posted by notorious medium at 9:36 AM on October 31 [8 favorites]


IANAL. TINLA. IHBT. IHL. HAND.

Google "implicit contract" and "promissory estoppel."


That's some fine Google-law there, but before you retain council I suggest you read Patreon's term of service, specifically the sections marked 'Indemnity' and 'Limit of Liability'.

On Patreon.com one of their three arguments for using the service is "predictable income from your patrons means you can create on your terms. No strings attached."

It turns out there are indeed strings attached if you are an adult performer and you cannot create on your terms, but on their terms


Are you really trying to argue that some advertising copy implies a promise that people can do whatever they want using Patreon? There is a term of service that your agree to. It's literally a big list of strings that are attached to your use of the site.
posted by Fidel Cashflow at 9:41 AM on October 31 [2 favorites]


Blame Visa (and MasterCard) as the culprits here, yet again. That was the reason for #Pornpocalypse for Fetlife, and nothing has changed since then.
Visa and Mastercard continue their self-appointed role as moral police of the Internet by blocking kink site Fetlife.
-EFF
posted by fragmede at 9:49 AM on October 31 [12 favorites]


Are you really trying to argue that some advertising copy implies a promise that people can do whatever they want using Patreon? There is a term of service that your agree to. It's literally a big list of strings that are attached to your use of the site.

The terms of use do not say that you cannot sell adult material - only that you must flag it as adult content. The restrictions are found in the sub-area Community Guidelines, recently revised.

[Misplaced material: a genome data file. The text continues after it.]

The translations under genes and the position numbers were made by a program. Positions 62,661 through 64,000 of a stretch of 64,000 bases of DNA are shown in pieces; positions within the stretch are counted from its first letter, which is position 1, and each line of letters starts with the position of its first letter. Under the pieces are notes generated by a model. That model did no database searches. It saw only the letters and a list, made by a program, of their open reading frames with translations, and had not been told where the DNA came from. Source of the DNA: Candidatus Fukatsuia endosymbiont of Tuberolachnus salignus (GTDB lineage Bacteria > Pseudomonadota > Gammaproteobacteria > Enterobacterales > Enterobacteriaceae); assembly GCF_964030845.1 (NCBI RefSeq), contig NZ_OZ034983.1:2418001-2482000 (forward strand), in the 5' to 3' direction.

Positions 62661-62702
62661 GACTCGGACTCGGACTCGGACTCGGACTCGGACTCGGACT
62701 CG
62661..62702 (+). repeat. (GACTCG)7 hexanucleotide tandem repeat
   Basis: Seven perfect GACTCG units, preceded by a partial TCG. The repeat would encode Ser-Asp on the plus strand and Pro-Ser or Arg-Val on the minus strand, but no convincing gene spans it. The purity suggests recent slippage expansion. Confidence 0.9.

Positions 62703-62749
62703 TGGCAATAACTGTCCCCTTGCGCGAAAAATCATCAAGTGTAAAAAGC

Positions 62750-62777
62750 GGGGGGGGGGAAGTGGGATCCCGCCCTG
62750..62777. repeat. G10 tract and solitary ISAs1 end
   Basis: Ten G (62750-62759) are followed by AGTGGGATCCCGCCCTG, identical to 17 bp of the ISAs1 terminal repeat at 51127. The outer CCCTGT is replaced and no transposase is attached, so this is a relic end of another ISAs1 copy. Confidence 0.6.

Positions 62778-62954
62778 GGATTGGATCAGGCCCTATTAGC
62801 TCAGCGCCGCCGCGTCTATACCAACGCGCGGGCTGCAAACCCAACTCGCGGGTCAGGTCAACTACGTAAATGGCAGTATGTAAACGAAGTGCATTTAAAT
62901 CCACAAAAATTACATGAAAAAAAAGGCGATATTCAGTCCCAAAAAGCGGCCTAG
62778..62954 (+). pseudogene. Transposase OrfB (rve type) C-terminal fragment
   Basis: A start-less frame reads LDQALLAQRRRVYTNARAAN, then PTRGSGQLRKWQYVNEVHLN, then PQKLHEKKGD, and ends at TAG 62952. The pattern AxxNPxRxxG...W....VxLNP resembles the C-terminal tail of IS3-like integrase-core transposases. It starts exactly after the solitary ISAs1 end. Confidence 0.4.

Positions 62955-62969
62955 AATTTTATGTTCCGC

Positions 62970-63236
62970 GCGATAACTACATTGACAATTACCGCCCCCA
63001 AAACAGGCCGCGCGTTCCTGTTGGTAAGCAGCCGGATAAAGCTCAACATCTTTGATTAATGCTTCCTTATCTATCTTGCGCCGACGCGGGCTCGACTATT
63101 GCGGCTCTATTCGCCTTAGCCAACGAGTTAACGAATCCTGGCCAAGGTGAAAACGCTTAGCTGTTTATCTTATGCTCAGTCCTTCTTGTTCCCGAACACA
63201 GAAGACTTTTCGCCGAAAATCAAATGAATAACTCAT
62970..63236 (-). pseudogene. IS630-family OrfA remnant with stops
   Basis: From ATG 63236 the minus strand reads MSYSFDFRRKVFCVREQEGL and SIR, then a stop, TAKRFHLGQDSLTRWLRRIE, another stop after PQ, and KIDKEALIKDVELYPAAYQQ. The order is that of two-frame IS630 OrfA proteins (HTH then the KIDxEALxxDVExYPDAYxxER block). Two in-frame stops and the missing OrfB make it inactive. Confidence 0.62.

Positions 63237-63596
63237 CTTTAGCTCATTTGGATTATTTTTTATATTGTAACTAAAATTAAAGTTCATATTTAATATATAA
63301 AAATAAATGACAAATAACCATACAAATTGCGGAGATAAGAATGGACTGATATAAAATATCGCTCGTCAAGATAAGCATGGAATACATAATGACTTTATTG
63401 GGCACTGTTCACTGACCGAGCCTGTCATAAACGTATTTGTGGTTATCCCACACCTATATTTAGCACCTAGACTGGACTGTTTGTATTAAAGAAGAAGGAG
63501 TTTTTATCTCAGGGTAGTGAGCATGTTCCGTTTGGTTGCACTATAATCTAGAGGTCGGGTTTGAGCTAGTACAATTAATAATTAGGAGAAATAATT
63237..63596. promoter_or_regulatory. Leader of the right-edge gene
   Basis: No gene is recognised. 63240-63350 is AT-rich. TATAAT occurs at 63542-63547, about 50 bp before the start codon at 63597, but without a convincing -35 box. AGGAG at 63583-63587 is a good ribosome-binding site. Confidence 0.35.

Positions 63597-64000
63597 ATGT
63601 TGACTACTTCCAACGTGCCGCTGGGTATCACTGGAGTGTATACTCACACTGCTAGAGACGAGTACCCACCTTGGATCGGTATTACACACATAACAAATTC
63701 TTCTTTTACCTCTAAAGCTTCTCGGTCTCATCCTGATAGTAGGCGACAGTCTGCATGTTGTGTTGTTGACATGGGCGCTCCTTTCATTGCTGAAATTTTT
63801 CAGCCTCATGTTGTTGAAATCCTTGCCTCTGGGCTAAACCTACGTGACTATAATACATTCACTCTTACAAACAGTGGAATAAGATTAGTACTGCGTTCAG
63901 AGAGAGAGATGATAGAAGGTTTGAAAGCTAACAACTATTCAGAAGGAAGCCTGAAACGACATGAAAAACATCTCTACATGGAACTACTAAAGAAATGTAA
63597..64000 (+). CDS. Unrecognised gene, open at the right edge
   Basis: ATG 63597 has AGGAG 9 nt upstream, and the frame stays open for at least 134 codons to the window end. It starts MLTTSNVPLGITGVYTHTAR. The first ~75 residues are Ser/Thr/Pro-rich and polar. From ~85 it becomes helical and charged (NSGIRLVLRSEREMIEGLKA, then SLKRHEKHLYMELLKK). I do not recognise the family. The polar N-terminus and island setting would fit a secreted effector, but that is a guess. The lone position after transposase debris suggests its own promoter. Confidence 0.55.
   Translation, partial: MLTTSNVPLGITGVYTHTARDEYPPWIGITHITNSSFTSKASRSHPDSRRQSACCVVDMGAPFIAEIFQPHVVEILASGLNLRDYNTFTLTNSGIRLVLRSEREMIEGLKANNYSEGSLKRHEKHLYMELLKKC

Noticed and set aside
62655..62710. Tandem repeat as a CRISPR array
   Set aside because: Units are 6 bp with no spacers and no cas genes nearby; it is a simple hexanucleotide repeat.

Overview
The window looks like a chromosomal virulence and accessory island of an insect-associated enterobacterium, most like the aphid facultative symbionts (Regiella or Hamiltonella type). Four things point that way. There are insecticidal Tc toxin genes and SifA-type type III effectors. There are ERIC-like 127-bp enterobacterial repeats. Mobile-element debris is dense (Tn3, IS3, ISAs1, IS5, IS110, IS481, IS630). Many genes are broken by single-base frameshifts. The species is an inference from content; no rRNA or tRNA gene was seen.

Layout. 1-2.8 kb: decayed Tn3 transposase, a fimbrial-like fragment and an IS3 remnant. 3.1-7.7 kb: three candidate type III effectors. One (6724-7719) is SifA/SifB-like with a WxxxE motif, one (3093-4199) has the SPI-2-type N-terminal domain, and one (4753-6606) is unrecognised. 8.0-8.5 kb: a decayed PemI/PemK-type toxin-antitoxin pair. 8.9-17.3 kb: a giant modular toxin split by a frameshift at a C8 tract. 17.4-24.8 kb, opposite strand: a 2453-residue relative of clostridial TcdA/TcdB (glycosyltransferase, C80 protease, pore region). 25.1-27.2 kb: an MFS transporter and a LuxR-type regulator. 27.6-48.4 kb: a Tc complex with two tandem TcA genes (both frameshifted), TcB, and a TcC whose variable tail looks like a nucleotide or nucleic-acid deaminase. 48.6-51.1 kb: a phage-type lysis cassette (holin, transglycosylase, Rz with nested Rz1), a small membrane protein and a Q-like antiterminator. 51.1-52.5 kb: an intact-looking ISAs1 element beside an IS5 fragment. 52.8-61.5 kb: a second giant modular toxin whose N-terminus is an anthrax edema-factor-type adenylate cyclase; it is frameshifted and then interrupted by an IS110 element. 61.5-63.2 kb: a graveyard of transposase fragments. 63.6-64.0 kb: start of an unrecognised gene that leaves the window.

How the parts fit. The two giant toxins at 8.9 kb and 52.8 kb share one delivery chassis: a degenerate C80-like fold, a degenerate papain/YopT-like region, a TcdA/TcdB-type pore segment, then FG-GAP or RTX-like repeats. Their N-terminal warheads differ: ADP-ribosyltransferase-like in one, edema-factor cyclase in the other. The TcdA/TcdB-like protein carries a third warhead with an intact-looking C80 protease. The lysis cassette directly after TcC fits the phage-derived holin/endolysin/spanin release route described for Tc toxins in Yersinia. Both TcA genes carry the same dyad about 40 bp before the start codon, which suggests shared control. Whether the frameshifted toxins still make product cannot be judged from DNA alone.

That, and the terms and conditions are very clear in stating that "We only provide a platform for creators and patrons to interact. We do not screen or endorse any content on Patreon."

Which is to say, if one was to read the puffery, the Terms and Conditions of the site and look at who was using it until very recently, it would be reasonable for adult artists to conclude that Patreon is indeed a platform for creators to create content and find patrons. The bait.

Content, I might add, that since 2013 has been included in the growth numbers that Patreon used to secure financing and until recently was created by artist and purchased by patrons - aka, the switch.
posted by notorious medium at 10:17 AM on October 31 [6 favorites]


But it's not a 'bait and switch'. A 'bait and switch' is a sales tactic where you advertise one thing and sell another.

It is bait and switch; they have allowed this content for years, and now they are saying that their policies haven't changed: "A Patreon spokesperson has clarified that its stance hasn't changed, just the way it articulates the policy around pornography and other adult content." They're claiming this content was always not allowed, that those sites were always against the TOS and they're just now deciding to enforce it - as if sex work were a bare handful of Patreon accounts that just slipped under their attention for a while.